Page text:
Feeds

O2 billing probs sorted, says mobilephoneco

And... relax

  • alert
  • submit to reddit

High performance access to file storage

O2 maintains that it has resolved a billing issue that is currently being examined by Ofcom after OpenAir - a former O2 reseller - had sent a 67-page report to the regulator detailing allegations that the mobile operator overcharged some of its punters.

In one example, it was alleged that O2 billed a business customer £28,000 a month for running 125 O2 phones when the punter should have been billed less than £1,000, said OpenAir.

Responding to the allegations O2 said: "We can confirm that OpenAir has passed a report to Ofcom on the wholesale billing issue, which O2 has fixed, and we are in open discussions with Ofcom about the historical billing issue. Ofcom has drawn no conclusions and taken no actions as yet."

Separately, O2 has admitted that some of its punters were hit by a billing problem over the summer. As a result they were not charged for any calls that weren't included in their tariff bundle agreements. The glitch - which hit fewer that one per cent of its punters - was caused after O2 migrated punters from a series of inherited old billing systems to a single new system.

O2 now intends to bill the punters in November but has offered them a discount.

Said the company in a statement: "During the recent migration of customers from one old billing system to this new system, a small percentage of customers (less than 1 per cent) were affected by a technical problem in which they were not billed for calls made outside their inclusive monthly bundle.

"This problem has been resolved, all affected customers have been notified and, as a goodwill gesture, given a 25 per cent discount on their next bill - which includes these calls, roaming calls (e.g. calls while abroad) and their normal monthly charges."

"While we can't guarantee that there will never be a billing error, we do guarantee that any billing issues are dealt with swiftly, proactively, and in the customer's best interests, offering credit and/or compensation where appropriate."

The discounts will cost O2 around £2m, the company said. ®

Related stories

Ofcom probes O2 billing blunder claims
O2 sues 3UK over ad bubbles
MP fingers O2 in overcharging rumpus
O2 denies 'overcharging' phone users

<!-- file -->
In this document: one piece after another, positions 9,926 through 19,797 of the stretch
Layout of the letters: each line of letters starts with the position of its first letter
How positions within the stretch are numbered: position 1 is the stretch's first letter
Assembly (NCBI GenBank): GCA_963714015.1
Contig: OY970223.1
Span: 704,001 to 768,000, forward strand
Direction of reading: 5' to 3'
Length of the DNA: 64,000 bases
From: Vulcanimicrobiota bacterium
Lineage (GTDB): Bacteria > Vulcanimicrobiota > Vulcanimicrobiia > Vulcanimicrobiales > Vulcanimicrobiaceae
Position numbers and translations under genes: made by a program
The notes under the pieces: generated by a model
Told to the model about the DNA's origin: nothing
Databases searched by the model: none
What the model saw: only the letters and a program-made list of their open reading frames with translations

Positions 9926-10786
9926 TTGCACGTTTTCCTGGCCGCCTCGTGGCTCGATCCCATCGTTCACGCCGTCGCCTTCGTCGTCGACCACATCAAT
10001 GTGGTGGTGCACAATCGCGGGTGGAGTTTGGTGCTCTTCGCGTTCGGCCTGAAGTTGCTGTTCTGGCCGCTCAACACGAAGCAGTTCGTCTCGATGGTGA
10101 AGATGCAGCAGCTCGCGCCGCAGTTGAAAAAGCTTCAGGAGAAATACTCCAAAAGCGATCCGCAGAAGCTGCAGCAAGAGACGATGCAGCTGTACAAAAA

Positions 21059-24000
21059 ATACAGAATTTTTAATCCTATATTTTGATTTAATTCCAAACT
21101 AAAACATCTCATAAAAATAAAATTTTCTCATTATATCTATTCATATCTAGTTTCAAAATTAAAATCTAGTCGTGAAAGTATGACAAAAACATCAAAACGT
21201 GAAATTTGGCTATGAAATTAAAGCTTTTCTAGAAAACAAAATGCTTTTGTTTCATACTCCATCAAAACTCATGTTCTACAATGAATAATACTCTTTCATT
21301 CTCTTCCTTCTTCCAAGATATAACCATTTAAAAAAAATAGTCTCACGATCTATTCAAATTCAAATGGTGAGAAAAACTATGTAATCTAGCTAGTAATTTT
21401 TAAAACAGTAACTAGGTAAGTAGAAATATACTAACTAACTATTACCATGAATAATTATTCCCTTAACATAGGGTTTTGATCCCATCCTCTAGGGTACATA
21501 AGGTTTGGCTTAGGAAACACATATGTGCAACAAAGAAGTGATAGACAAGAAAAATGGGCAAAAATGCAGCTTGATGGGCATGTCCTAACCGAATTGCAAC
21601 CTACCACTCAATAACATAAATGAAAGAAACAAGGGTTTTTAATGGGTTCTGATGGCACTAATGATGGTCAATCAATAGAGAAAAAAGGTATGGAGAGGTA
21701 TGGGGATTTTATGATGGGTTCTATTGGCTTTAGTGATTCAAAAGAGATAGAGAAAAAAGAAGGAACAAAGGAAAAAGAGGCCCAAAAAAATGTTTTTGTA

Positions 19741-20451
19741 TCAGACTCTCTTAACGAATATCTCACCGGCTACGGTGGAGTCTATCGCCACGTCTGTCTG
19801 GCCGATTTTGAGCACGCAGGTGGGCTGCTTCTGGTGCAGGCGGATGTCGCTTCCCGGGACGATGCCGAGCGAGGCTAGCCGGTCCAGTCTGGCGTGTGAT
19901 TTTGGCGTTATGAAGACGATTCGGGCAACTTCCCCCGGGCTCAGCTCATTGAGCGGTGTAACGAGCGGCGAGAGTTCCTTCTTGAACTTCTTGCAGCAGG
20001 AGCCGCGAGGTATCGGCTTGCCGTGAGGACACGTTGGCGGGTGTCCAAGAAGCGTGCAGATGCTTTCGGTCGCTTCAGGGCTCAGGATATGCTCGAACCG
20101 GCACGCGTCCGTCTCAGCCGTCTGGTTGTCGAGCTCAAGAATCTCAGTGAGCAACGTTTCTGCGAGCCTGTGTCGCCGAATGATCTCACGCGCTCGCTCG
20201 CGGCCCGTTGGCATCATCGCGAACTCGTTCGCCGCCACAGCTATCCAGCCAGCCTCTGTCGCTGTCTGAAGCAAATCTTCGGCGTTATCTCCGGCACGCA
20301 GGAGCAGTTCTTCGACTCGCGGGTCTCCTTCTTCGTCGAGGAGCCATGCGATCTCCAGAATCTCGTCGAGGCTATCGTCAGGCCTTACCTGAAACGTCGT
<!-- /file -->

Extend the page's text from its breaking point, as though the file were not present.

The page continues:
O2 billing blunder cuts off thousands

High performance access to file storage

More from The Register

next story
Broadband Secretary of SHEEP sensationally quits Cabinet
Maria Miller finally resigns over expenses row
Skype pimps pro-level broadcast service
Playing Cat and Mouse with the media
Beat it, freetards! Dyn to shut down no-cost dynamic DNS next month
... but don't worry, charter members, you're still in 'for life'
Like Google, Comcast might roll its own mobile voice network
Says anything's possible if regulators approve merger with Time Warner
EE dismisses DATA-BURNING glitch with Orange Mail app
Bug quietly slurps PAYG credit - yet EE denies it exists
Turnbull leaves Australia's broadband blackspots in the dark
New Statement of Expectations to NBN Co offers get-out clauses for blackspot builds
Facebook claims 100 MEEELLION active users in India
Who needs China when you've got the next billion in your sights?
Facebook splats in-app chat, whacks brats into crack yakety-yak app
Jibber-jabbering addicts turfed out just as Zuck warned
prev story

Whitepapers

Mainstay ROI - Does application security pay?
In this whitepaper learn how you and your enterprise might benefit from better software security.
Five 3D headsets to be won!
We were so impressed by the Durovis Dive headset we’ve asked the company to give some away to Reg readers.
3 Big data security analytics techniques
Applying these Big Data security analytics techniques can help you make your business safer by detecting attacks early, before significant damage is done.
The benefits of software based PBX
Why you should break free from your proprietary PBX and how to leverage your existing server hardware.
Mobile application security study
Download this report to see the alarming realities regarding the sheer number of applications vulnerable to attack, as well as the most common and easily addressable vulnerability errors.